Illinois is one of the only states in the U.S. that has no rules against lawmakers leaving office on a Friday and returning Monday as a registered lobbyist.
A new analysis of each state’s lobbying restrictions for lawmakers by consumer advocacy nonprofit Public Citizen shows Illinois — along with Idaho, Michigan, Nebraska, New Hampshire, Oklahoma and Wyoming — are the most lax in their rules about lawmakers leaving office only to return as lobbyists.
Government affairs lobbyist Craig Holman says the pay that these former lawmakers often see is a stark contrast from their days in public office.
“The prospects of lucrative employment once you leave Congress or the Legislature can be very tempting,” he said.
Illinois has seen a number of high-profile lawmakers transition into a lobbying position in an industry they’ve had an active hand in writing laws for.
Most recently, former House Deputy Majority Leader Lou Lang, D-Skokie, resigned from his post only to return as a lobbyist. Harrisburg Democratic Rep. Brandon Phelps resigned from his position to return as a lobbyist. Natalie Phelps Finnie, his cousin, replaced him in the House. Former Senate Republican floor leader Matt Murphy resigned after a decade in Springfield to be hired as a governmental affairs lobbyist for one of Chicago’s top political communications firms.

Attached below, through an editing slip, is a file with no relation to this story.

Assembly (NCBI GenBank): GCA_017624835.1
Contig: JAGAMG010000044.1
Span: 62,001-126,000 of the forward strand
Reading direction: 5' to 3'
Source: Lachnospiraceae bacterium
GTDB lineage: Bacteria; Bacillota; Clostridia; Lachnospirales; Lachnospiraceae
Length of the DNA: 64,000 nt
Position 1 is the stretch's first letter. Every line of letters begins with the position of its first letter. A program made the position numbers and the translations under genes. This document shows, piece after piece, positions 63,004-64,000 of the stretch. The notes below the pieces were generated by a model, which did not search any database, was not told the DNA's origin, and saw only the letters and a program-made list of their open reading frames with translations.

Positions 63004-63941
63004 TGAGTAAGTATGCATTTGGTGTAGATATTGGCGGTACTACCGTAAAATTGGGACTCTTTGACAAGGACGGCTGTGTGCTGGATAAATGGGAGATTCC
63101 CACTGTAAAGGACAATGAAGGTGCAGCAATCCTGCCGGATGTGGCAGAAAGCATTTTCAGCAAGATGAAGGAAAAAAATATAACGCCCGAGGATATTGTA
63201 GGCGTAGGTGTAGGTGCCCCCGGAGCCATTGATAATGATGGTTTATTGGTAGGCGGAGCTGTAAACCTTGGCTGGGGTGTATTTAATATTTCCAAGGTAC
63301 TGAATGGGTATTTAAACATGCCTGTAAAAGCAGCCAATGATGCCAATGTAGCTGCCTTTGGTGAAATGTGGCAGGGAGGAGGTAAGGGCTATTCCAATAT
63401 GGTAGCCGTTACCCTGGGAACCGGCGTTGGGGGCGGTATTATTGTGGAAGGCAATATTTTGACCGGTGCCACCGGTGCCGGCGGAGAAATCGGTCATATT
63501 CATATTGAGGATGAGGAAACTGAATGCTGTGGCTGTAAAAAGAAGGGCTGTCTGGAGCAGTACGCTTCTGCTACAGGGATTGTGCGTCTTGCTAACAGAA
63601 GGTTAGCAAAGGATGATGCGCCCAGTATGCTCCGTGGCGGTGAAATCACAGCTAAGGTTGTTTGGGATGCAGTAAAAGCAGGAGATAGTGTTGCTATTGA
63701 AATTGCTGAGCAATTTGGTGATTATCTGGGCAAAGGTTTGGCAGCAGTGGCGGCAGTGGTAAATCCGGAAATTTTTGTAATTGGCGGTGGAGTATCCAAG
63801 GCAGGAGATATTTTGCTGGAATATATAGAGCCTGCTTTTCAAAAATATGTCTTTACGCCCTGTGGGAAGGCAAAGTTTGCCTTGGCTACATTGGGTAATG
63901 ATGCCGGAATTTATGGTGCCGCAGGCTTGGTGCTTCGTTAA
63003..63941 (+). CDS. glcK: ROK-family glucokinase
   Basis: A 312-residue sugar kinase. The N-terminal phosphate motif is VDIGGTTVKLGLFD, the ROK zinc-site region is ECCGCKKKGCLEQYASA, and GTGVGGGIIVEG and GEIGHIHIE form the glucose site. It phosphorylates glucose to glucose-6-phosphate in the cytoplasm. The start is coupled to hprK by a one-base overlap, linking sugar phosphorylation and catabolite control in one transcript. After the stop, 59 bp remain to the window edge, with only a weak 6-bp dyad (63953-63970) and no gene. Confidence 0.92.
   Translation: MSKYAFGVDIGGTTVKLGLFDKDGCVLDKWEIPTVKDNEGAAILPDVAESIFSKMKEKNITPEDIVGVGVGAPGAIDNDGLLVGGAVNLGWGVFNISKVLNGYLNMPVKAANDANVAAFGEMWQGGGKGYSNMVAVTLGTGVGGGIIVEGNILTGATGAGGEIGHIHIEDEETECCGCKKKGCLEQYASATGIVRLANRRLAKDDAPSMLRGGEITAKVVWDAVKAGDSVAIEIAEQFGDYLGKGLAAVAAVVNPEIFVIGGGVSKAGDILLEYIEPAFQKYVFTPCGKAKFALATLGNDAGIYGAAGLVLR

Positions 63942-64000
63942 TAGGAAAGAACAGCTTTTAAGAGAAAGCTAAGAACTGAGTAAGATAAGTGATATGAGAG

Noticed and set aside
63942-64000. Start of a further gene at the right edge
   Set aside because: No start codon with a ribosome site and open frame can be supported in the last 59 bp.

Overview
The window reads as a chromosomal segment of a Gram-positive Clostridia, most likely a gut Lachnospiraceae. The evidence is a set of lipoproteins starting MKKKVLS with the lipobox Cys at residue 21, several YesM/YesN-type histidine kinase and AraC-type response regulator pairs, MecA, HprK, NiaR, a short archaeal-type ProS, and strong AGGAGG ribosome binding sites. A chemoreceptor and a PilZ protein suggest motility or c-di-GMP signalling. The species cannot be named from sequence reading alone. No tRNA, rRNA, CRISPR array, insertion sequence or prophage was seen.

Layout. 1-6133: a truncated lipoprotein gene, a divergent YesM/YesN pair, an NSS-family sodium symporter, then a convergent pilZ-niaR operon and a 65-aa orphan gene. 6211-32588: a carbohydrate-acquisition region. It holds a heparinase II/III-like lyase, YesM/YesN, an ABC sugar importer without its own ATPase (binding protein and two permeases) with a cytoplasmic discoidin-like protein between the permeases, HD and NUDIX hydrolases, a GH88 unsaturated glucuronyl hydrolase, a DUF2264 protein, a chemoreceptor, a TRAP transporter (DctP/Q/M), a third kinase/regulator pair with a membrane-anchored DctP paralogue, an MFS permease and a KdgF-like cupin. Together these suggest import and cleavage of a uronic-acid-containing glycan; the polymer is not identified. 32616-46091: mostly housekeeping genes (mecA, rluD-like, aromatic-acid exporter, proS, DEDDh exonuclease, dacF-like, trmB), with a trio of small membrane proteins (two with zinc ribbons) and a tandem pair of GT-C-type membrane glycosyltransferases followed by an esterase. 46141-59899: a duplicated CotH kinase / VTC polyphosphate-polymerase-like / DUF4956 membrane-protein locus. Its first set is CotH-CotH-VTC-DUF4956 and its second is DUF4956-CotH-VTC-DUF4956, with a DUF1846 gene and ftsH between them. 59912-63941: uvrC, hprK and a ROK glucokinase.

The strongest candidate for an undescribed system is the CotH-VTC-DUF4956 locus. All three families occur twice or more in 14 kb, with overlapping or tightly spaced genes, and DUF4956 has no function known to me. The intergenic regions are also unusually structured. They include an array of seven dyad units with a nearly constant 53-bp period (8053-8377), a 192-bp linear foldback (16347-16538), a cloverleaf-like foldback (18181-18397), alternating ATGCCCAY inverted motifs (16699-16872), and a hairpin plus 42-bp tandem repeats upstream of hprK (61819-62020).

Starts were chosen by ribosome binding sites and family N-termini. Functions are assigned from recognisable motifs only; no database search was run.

Conversely, the report says a state just over the Mississippi River from Illinois is a positive example of how states can minimize that revolving door.
“Overall, Iowa has the ‘best’ revolving door policy, with a two-year cooling off period that applies to both legislative and executive officials and staff, and broadly prohibits both ‘lobbying activity,’ as well as ‘lobbying contacts’ during the cooling off period,” it reads.
The “revolving door” should have citizens concerned, Holman said; not about the fact that their former officials had become lobbyists but about their votes when they were trying to get the lucrative position.
“You can rest assured they were negotiating these [positions] while they were sitting in your legislature and passing laws that affect the state of Illinois,” he said.
Lobbyists who were lawmakers often say they took their roles as lawmakers seriously and wouldn’t vote against the benefit of their constituents.
“I don’t think it’s necessary for that purpose, but I understand the need to be for good government,” Murphy told the Center Square in response to a proposed law that would create revolving door restrictions. “I served, I think, honorably for almost 10 years and did the best I could to move the state forward, gained valuable knowledge and experience and was in a position to benefit my family with that.”
Former lawmakers from both parties work as lobbyists, including Eddie Acevedo, Pamela Althoff, John Bradley, Jerry Costello, Mike Jacobs, Lou Lang, Robert Molaro, Matt Murphy, Elaine Nekritz, Brandon Phelps, Ed Sullivan Jr., Dave Sullivan and Michael Tryon.